Sydney Opera House: some interesting facts about its architecture
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Sydney Opera House: some interesting facts about its architecture

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Author | M. Martínez Euklidiadas

The Sydney Opera House is a characteristic feature of Sydney Harbor, located in the most populous city of Australia. Famous worldwide, the Opera House was included on the UNESCO World Heritage List in 2007. Below are a few interesting facts about this opera house. Why was it built? How was it built? And who was or were responsible for such an iconic project?

Where is the Sydney Opera House and why was it built?

Sydney Opera House - 47

The Sydney Opera House sits on a plot of land formerly occupied by Fort Macquarie, built in 1798 at Bennelong Point, a former island, (now a peninsula). Completely obsolete and used during its latter years as a railway warehouse, it was demolished in 1954 to make way for the Opera House.

The initial idea to build an opera house dates back to the 1940s, when the director of the Sydney Conservatorium of Music in New South Wales (at the time Eugene Goossens), demanded the construction of a space in which to put on major theater productions. His demands were heard.

Why is the Sydney Opera House famous?

Sydney Opera House - 50

Apart from the aesthetic characteristics of the building, the only one of its kind at the time (Frank Gehry’s Guggenheim in Bilbao would not be built until 1997), the use of computer-aided design techniques and the incredible acoustics of its four main concert halls have placed it on the map. These interiors use acoustic physics to enhance sound.

An icon of Australia, the building required serious political conviction. The constant delays in its design and construction, together with the difficulties in obtaining capital, constitute a monument to the will of the government. It cost $102 million to build, almost fifteen times more than originally estimated.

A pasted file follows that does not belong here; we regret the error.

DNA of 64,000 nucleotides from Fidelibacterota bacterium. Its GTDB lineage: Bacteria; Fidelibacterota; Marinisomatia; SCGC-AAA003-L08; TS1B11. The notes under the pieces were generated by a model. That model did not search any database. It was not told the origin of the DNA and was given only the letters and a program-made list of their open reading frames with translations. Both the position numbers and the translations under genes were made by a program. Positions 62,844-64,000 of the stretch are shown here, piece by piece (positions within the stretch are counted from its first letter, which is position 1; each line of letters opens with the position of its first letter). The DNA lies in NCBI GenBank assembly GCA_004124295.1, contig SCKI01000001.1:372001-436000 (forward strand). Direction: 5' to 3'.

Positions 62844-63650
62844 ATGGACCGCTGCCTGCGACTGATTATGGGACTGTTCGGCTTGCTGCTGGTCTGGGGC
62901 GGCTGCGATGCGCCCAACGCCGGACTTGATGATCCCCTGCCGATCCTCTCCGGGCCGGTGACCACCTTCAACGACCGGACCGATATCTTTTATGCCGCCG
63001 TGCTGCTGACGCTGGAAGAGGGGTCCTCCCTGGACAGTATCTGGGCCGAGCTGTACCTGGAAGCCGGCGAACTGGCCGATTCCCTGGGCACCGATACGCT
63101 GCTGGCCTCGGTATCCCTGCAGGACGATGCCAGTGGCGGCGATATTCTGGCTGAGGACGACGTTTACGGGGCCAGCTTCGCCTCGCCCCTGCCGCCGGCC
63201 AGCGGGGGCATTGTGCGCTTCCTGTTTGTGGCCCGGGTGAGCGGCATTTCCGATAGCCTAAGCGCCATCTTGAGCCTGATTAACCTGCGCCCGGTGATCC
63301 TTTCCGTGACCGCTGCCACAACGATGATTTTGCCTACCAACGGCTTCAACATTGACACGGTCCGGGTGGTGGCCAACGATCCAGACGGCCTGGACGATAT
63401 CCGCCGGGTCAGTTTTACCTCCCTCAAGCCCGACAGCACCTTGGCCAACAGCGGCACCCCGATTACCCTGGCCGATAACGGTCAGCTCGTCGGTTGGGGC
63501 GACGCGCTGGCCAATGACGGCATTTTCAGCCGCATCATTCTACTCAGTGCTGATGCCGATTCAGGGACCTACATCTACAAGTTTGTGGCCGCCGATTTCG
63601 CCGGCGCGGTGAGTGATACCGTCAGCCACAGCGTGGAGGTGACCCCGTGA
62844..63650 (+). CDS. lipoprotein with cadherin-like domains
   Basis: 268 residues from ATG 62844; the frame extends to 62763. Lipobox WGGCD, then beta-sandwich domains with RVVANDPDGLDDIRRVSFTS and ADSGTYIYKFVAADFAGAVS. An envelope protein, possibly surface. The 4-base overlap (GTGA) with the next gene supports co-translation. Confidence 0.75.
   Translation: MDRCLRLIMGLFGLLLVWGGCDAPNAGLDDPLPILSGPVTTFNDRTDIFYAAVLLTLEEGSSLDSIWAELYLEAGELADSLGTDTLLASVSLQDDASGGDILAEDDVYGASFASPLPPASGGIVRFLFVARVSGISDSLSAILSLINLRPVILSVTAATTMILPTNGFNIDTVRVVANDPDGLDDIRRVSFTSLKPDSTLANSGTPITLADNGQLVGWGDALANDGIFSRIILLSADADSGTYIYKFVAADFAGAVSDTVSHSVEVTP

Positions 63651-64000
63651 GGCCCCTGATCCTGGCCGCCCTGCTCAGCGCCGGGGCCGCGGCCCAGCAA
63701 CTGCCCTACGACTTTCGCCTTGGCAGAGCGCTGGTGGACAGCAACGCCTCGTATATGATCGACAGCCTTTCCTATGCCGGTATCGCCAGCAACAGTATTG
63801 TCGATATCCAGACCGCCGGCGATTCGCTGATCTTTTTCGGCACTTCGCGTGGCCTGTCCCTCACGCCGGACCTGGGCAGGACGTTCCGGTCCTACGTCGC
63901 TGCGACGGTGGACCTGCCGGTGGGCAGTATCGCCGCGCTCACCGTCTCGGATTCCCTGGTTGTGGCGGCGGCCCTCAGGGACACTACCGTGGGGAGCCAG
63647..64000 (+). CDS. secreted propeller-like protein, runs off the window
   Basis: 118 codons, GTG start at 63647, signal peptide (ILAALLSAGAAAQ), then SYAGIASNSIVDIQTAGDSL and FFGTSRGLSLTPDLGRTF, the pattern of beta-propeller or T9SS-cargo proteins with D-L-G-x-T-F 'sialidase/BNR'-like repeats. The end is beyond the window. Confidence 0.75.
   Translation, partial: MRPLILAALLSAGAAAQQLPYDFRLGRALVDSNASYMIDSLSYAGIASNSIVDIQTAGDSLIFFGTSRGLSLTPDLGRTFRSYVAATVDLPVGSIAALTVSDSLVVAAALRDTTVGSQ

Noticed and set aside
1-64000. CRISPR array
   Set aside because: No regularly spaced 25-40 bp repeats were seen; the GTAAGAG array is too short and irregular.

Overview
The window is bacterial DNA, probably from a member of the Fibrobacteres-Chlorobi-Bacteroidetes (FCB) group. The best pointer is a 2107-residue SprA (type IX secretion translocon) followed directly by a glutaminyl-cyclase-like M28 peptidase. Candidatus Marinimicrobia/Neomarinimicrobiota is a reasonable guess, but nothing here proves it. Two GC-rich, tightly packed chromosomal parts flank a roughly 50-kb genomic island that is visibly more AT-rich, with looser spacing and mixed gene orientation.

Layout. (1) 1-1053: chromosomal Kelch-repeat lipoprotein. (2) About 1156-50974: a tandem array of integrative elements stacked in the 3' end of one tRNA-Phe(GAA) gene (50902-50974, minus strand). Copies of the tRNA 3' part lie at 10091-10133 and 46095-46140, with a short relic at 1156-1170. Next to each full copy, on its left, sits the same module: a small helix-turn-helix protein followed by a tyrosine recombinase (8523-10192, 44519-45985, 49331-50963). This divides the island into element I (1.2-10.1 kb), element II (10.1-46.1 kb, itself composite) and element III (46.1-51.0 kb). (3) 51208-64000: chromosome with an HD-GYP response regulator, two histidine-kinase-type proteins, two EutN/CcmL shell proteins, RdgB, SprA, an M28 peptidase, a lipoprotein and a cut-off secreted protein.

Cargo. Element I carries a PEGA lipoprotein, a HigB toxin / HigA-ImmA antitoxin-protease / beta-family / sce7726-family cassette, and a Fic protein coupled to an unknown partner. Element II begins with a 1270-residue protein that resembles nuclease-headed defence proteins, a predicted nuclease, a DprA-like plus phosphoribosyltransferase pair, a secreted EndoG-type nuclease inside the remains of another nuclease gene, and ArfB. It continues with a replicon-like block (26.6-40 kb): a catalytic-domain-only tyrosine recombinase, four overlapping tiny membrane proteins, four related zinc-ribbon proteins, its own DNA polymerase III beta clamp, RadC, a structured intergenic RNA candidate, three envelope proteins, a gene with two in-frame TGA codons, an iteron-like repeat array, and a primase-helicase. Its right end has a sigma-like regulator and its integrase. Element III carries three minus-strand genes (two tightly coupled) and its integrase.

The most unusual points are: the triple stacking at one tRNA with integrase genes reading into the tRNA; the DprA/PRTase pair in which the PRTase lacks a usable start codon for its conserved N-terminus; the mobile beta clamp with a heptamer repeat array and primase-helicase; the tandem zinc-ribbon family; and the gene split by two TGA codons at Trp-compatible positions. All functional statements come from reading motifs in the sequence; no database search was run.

Who is the architect behind the Sydney Opera House?

Sydney Opera House - 49

Although numerous engineers and architects worked on the project, the original and main author of the Sydney Opera House was the Danish architect Jørn Utzon, who is responsible for its distinctive shape. The design of the opera house formed part of a design​ competition launched by the Government in 1955, with minimum criteria such as the number of theater seats in the main hall and the second hall.

When was the Sydney Opera House built?

Given the complexity of its architecture, it took a staggering 14 years to build the opera house, from 1959 to 1973, and it was completed in phases. In fact, the design team went through a dozen different designs to achieve the vaulted arches and sail-like shape between 1957 and 1963 before deciding on one.

How was the Sydney Opera House built?

These sails were finally built as spherical sections that rest on a rib-like structure, all of them prefabricated elements assembled like a three-dimensional puzzle. An interesting fact is that numerous calculations were needed using computer technology, which was exceptionally rare at the time.

The way in which the building was constructed is also interesting: the exterior was built first and then the interior. Work began with the construction of the upper podium in 1964, which basically consisted of a base that joins the building. In 1967 the construction of the external vaults was completed and work began on the interior.

Sydney Opera House - 48Sydney Opera House construction process during 1968

Between 1967 and 1973, the interior was built, including the finishes, in a more conventional construction process. And there was even a change of ‘director’ when Jørn Utzon was dismissed and Peter Hall took on the task of design architect in 1965.

How many stories does the Sydney Opera House?

At its highest point, it is at the same height as a 22-story building, however, its organic and curved shapes made the construction of horizontal sections difficult from the start. The fact that different modules have different heights and interiors makes it difficult to say exactly how many stories it has: no two are the same.

Images | Jamie Davies, PhillipC, Photoholgic, simonbradfield/iStock, tomograf/iStock

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